629 migrants on ship in limbo after Italy, Malta refusal

Italy shuts ports to rescue ship carrying 629 migrants

Italy turns away ship carrying over 600 migrants

Spanish Prime Minister Pedro Sánchez gave instructions on Monday for Spain to offer a "safe port" to the vessel Aquarius, which is now at sea with more than 600 migrants and refugees on board. Six different rescue operations took place over the weekend off the coast of Libya, coordinated by the Italian coast guard.

After Sanchez's move, Italian Prime Minister Giuseppe Conte thanked Spain - as did Maltese Prime Minister Joseph Muscat while also blaming Italy for the ship's prolonged journey.

Doctors Without Borders, which has staff aboard the Aquarius, said the rescued migrants were stable for now but that food and water on the ship would run out by Monday night.

"From today, Italy will also start to say no to human trafficking, no to the business of illegal immigration".

It suggested that the hundreds on board "are running out of provisions".

The 77-metre ship, the Aquarius, was effectively stranded on Monday in global waters in the Mediterranean, between Sicily and Malta, while its captain tried to find a secure port.

Italy's refusal to take in the migrants is the first sign of the new government's hardened stance on immigration.

"We will not turn Italy into a huge refugee camp", he wrote.

"The people we saved yesterday were in a hard condition, at least 50 were at risk of drowning".

Although Spain offered safe harbour to the boat and the 629 migrants on board, the episode has raised questions about a country's legal obligations towards those rescued at sea. In a video, she said: "People are slowly getting up and getting ready for their first meal and we are yet to learn which port they are going to be using to disembark".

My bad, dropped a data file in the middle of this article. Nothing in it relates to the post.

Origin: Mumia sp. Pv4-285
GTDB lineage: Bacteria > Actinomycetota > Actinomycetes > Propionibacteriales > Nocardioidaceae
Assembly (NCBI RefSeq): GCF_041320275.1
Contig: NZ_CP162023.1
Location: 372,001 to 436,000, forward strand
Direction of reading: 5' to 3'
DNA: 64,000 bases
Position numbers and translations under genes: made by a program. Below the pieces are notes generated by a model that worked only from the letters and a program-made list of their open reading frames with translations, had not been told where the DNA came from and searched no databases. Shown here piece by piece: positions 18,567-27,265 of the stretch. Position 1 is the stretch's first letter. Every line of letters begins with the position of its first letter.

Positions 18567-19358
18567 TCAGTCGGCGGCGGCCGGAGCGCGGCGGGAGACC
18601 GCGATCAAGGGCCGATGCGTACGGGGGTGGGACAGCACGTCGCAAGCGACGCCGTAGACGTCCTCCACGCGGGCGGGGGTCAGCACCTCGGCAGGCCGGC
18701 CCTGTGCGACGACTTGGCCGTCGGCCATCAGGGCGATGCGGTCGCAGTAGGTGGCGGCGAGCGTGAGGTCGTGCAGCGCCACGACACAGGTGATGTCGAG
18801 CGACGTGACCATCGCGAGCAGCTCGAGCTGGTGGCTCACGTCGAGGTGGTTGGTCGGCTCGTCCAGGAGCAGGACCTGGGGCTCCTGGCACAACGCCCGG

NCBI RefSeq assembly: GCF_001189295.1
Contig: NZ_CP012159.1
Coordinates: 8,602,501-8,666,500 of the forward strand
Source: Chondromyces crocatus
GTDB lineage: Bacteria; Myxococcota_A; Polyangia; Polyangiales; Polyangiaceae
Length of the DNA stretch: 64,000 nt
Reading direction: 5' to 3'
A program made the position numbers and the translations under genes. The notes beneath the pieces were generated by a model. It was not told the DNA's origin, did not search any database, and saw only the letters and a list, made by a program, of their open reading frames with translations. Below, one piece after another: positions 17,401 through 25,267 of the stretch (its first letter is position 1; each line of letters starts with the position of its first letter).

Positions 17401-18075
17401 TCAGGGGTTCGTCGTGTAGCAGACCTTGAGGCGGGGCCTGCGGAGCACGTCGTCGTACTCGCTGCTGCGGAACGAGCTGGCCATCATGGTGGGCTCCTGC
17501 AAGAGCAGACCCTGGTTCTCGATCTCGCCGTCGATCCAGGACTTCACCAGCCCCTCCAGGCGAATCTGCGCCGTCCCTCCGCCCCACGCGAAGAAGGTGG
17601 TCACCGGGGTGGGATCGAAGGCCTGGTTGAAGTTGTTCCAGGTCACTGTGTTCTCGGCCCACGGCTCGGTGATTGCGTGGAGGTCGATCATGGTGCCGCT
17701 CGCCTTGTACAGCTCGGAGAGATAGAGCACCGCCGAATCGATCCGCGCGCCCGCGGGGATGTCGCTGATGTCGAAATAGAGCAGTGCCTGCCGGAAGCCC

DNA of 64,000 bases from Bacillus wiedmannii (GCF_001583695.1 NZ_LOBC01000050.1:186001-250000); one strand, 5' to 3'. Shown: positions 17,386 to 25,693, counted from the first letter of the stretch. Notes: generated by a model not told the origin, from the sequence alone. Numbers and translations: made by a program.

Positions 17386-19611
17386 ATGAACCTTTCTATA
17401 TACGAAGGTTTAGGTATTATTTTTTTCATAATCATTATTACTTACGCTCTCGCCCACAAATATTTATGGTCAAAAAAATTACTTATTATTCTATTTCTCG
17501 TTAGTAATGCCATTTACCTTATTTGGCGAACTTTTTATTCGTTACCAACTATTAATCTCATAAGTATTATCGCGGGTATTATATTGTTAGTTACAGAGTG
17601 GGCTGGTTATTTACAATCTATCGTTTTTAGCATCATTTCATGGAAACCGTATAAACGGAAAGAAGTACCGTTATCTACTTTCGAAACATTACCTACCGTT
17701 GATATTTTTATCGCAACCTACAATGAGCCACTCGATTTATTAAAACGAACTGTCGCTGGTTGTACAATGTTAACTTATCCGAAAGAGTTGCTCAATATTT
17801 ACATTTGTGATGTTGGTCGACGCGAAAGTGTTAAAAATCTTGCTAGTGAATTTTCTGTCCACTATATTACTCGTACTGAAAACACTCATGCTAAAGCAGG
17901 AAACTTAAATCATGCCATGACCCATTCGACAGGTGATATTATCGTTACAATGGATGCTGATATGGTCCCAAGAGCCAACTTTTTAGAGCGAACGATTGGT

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A humanitarian ship with more than 600 migrants on board remains adrift in worldwide waters as Italy and Malta are at loggerheads over which country should take them.

The rescuers say those on board Acquarius include 123 unaccompanied minors, 11 children, and 7 pregnant women.

Salvini pointed to Malta's unwillingness to help in accusing Europe as a whole of leaving Italy on its own to deal with the refugee crisis. While the details of that agreement were not made public, Salvini told Russians at the time that his goal was to work "so that Italy has real parliamentary elections, just as open as in your country".

The Maltese Rescue Coordination Centre "is neither the competent nor the coordinating authority", the statement said.

The episode has divided opinions in southern Italy, with anti-migrant moods apparently on the rise.

But the Spanish ports may be too far away for the overburdened Aquarius.

"We would need a resupply at sea which is not so easy to organize so we urge Italy to find a solution very soon close to our position", he told The Associated Press in Paris.

Also on Monday, Salvini signaled his intention to prevent a second foreign-flagged search-and-rescue vessel, Sea Watch 3, operated by a group of German volunteers and now positioned off the coast of Libya, from docking.

In the meantime some in Italy have offered to take in the migrants, with the mayor of Taranto, Rinaldo Melucci, saying that the Calabrian port city was "ready to embrace every life in danger". While he agreed that there should be a more fair distribution of migrants in the European Union, he said Salvini was "making a point at the cost of people in distress".

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